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North Korea under triple threat with heavy rain

Two edited photos from North Korea's Rodong Sinmun,<strong></strong> Wednesday, show maintenance workers checking a water drainage system, as the country is hit by heavy rain and prepares for flooding. Yonhap
Two edited photos from North Korea's Rodong Sinmun, Wednesday, show maintenance workers checking a water drainage system, as the country is hit by heavy rain and prepares for flooding. Yonhap

By Yi Whan-woo

Heavy rainfall is adding another problem for North Korea which is already struggling with poverty and the COVID-19 pandemic.

The North's Korean Central Television (KCTV) citing its weather agency said Tuesday "many parts of the country" have been experiencing the downpour since Monday and that it will continue through Thursday, under the influence of Typhoon No. 4.

A red alert warning ― the highest possible level ― was issued for the inter-Korean border city of Gaeseong, North and South Pyongan provinces, North and South Hwanghae provinces, the southern area of Chagang province and the interior of Kangwon Province.

Each of the seven regions is expected to receive a cumulative rainfall of more than 500 millimeters.

Flood alerts were also issued near the Taedong River, the Chongchon River and the Ryesong River for Thursday and Friday.

This downpour comes after the North adopted a "maximum emergency system" against the coronavirus, July 26.

The North said the measure was in response to the recent return of a defector from the South, who it claims has displayed virus symptoms.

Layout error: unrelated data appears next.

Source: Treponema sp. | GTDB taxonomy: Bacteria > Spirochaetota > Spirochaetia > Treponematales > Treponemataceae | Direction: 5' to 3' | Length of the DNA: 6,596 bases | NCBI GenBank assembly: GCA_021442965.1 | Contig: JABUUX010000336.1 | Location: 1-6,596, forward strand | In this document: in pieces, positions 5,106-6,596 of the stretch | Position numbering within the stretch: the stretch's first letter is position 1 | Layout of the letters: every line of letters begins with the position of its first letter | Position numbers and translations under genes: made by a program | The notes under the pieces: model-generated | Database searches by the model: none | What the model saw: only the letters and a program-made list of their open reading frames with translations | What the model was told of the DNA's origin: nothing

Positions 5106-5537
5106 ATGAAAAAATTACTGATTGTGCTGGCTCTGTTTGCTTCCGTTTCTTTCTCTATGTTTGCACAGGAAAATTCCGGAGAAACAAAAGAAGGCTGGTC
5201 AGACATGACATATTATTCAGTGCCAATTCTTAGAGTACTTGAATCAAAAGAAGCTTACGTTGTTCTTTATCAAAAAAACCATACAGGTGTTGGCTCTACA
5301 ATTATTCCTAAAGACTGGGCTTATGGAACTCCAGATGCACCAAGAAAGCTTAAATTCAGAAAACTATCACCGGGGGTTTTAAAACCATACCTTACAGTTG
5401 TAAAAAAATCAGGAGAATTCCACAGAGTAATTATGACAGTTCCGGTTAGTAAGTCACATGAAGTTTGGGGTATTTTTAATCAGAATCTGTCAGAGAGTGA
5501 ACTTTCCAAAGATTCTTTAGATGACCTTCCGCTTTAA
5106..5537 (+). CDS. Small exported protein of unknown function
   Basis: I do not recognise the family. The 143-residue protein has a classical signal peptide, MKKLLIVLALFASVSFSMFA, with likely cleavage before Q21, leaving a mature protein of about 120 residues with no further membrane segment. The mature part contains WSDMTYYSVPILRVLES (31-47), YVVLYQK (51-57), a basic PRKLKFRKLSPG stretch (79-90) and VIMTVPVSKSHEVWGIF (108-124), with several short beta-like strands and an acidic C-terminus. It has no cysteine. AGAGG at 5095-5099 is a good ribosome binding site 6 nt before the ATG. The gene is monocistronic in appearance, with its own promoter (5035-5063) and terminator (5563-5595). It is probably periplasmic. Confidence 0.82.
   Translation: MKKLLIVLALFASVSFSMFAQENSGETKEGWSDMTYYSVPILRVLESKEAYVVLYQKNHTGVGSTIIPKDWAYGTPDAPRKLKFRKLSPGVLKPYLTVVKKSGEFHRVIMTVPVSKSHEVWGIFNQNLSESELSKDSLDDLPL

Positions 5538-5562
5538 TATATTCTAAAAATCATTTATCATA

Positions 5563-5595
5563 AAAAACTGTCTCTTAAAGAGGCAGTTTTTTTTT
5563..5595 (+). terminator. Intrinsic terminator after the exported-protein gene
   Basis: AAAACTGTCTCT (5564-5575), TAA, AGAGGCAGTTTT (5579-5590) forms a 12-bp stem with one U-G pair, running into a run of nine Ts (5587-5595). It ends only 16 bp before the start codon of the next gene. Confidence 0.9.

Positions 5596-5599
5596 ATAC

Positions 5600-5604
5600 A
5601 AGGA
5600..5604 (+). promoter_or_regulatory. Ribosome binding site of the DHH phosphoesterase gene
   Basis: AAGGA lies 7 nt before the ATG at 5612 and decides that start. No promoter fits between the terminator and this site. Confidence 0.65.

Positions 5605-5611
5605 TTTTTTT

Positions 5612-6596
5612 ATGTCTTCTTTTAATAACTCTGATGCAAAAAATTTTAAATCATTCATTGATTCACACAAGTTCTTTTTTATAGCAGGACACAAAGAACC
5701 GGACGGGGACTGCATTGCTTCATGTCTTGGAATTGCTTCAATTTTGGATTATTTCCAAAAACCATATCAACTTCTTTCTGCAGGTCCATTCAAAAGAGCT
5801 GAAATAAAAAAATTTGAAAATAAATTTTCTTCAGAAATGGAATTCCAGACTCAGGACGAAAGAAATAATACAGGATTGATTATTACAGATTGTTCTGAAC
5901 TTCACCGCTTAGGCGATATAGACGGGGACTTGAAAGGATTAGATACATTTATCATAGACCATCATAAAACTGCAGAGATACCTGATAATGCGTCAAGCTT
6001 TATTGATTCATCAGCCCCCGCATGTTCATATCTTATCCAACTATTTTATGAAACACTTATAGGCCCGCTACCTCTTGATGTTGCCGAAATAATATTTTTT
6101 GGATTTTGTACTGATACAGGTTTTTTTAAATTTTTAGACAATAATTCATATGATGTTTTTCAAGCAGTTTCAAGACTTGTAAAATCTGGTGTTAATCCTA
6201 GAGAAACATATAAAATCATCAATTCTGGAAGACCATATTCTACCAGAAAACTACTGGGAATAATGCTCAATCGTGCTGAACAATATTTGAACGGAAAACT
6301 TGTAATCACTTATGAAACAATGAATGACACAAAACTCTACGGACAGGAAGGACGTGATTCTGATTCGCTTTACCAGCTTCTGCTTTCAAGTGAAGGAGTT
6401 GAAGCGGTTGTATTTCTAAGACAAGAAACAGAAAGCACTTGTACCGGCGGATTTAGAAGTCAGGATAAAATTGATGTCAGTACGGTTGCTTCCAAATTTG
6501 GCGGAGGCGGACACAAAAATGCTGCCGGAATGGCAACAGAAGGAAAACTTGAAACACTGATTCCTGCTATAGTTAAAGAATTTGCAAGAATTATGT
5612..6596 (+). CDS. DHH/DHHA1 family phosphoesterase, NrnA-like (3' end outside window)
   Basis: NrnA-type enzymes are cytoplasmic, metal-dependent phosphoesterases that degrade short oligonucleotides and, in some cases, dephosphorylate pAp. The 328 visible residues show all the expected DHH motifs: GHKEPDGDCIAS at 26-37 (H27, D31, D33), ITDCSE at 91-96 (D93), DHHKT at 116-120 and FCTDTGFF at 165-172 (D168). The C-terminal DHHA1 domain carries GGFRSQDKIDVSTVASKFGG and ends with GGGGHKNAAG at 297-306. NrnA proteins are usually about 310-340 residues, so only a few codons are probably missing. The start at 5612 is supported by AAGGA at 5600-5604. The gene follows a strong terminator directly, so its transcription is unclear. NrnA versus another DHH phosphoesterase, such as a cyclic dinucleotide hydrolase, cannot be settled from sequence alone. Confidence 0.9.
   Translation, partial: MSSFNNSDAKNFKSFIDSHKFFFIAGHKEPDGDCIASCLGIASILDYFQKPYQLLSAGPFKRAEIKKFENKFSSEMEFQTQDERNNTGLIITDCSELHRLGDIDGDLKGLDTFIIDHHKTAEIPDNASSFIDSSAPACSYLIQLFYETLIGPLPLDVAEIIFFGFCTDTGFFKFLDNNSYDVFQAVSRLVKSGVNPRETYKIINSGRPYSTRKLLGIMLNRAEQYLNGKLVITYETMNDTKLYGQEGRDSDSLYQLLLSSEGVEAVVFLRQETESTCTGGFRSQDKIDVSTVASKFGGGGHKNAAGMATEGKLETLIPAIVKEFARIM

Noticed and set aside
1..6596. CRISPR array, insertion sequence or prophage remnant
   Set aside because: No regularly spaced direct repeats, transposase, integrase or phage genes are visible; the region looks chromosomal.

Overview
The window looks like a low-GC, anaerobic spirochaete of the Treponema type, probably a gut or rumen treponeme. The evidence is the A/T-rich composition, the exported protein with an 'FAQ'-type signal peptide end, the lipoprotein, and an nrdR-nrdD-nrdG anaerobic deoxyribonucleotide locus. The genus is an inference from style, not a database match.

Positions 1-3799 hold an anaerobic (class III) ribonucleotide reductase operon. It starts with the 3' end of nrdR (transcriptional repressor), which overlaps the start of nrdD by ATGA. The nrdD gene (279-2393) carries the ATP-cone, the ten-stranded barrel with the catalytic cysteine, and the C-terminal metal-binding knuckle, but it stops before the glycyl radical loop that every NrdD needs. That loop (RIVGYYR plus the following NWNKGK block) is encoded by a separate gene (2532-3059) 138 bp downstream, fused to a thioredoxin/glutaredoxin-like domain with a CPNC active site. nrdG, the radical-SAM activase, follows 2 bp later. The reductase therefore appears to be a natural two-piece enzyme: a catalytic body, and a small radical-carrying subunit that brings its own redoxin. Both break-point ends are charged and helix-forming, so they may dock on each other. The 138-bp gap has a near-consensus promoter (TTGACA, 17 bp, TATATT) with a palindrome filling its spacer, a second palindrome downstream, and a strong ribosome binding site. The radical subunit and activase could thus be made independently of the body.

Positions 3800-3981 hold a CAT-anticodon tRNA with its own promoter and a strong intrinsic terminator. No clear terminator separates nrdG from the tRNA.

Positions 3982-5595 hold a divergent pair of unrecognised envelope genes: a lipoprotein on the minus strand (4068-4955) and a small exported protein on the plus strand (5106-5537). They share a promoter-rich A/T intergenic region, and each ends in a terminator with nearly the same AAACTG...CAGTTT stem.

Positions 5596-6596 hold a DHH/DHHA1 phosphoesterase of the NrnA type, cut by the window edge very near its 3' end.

But sources familiar with Pyongyang speculated the reclusive state is losing control against the pandemic and that it is using the defector as a "scapegoat" to justify its claim that it had been coronavirus-free.

Lacking an adequate healthcare system, the North shut down its China border in January when the COVID-19 outbreak was first reported in China.

The sources said the border closure has worsened the country's economy, already hit by U.N. sanctions.

The North has been unable to import many daily necessities such as cooking oil, flour and rice, resulting in skyrocketing prices.

The country's Ministry of Public Health ordered hospitals in each province, city and county to manufacture their own medicines. But most hospitals are unable to carry out this directive given the lack of necessary equipment and raw materials.

International aid groups have sent face masks, test kits and other medical supplies to the North to help it overcome the pandemic. The delivery of supplies, however, has been complicated by export controls, border closures and international sanctions.

"And it is so apparent the heavy rain is dealing another blow to North Korea in addition to the coronavirus and crippled economy," said Kang Myung-do, a defector living in Seoul.

He pointed out the North in the past struggled to cope with natural disasters, as seen in floods and landslides in 2019 when Typhoon Lingling hit the country. The defector said, "It's anybody's guess how many people year will be exposed to higher risk of being infected with coronavirus and other diseases."

Meanwhile, state-controlled media outlets have been promoting propaganda slogans focused on flood prevention efforts, when updating the weather news.


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